Expert toilet plumbing services in Chatham, Madison, & Northern and Central NJ

    New Toilet Installation in New JerseyOutdated toilets look nasty, wastewater, and consistently underperform. As your local toilet expert, Pipe Works Services can assess your current system and recommend whether you need something more efficient. After you purchase a new toilet, we can professionally install it!

    Our new toilet installations are quick and worry-free. We proudly serve New Jersey, including Chatham, Madison, Summit, and Northern and Central NJ – schedule a free estimate to learn more!

    An old toilet & your home

    Just because toilets are durable fixtures does not mean they last forever. Keeping a toilet past its prime can cause much more harm than good.

    At Pipe Works Services, we want to show you that installing a new toilet can be energy efficient and improve your home overall!

    Reasons to replace your toilet:

    • Toilet leaks: Toilet bowl or tank leaks can go undetected for some time. If left unchecked, continued water exposure can ruin floors, cause damage to surrounding rooms, and encourage mold growth. So, if you want to cut home repair costs, replacing an outdated, cracked toilet could save you money in the long run.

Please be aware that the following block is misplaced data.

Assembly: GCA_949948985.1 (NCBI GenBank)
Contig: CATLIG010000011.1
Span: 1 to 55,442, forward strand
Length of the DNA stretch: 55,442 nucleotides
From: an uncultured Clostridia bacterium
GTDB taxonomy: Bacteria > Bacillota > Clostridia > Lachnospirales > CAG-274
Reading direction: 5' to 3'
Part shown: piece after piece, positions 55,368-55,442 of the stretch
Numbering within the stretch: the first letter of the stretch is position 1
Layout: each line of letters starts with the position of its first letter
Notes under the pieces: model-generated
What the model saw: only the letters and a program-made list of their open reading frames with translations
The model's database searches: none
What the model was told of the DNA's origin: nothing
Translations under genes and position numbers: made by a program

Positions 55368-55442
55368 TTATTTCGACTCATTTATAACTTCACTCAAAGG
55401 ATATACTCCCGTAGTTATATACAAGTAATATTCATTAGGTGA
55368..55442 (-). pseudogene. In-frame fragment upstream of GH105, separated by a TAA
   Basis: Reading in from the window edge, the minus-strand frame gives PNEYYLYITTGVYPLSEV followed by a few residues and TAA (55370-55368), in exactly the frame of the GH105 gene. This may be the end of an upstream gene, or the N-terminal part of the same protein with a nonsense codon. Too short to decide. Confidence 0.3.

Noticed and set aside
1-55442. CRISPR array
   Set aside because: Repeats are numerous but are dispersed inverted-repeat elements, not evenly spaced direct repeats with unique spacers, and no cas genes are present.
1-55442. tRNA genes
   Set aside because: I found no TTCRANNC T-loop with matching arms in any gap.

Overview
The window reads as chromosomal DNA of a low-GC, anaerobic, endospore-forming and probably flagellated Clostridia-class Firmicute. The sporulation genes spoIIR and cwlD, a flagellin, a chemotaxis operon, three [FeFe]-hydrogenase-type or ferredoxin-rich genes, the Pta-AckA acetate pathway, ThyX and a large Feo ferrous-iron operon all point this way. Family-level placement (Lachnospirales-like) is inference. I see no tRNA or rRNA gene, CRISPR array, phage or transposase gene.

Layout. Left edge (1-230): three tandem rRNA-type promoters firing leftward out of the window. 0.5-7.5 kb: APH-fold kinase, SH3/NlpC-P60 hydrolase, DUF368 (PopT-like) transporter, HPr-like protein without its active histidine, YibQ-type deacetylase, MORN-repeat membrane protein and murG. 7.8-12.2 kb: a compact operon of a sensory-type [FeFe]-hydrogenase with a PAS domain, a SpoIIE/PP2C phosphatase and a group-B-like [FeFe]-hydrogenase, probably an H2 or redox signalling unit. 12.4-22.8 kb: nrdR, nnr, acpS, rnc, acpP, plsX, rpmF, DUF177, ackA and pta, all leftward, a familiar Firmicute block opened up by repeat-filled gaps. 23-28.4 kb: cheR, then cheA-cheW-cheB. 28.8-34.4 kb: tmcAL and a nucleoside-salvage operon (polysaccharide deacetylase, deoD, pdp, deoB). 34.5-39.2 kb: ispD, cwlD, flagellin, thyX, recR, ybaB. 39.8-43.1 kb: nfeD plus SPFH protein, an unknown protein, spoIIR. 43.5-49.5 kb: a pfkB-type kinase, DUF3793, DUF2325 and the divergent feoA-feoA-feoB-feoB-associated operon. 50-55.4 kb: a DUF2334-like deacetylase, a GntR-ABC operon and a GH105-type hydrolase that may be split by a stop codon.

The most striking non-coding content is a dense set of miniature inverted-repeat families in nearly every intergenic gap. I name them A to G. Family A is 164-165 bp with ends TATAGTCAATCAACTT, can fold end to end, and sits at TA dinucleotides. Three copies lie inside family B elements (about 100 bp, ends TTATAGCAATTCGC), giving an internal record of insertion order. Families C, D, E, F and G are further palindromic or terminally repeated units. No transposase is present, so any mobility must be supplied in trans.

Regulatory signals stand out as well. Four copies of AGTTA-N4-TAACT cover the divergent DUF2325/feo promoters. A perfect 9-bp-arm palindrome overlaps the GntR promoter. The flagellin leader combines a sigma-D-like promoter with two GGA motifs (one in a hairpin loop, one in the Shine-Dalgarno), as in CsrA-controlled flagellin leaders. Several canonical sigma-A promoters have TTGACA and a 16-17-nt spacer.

• Appearance: Older toilets usually do not match the scheme of modern bathrooms. So, whether your toilet looks nasty or is an odd color, a new toilet could make a difference in transforming the look of your bathroom.
    • Performance: Older toilets often experience many issues that impact overall comfort and performance. With broken or out-of-date components, such as flush handles or interior mechanisms, replacing these items could cost you more than what the toilet is worth. Also, older toilets are often shorter and created with narrow seats. Make sure your new toilet is perfect for you and your family!
    • Energy-efficiency: Did you know that your outdated toilet could be costing you more than your patience? Toilets manufactured in the 1980s use up to 7 gallons of water per flush. This is because federal guidelines were not imposed until the 1990s, which require modern toilets not to exceed 1.6 gallons per flush.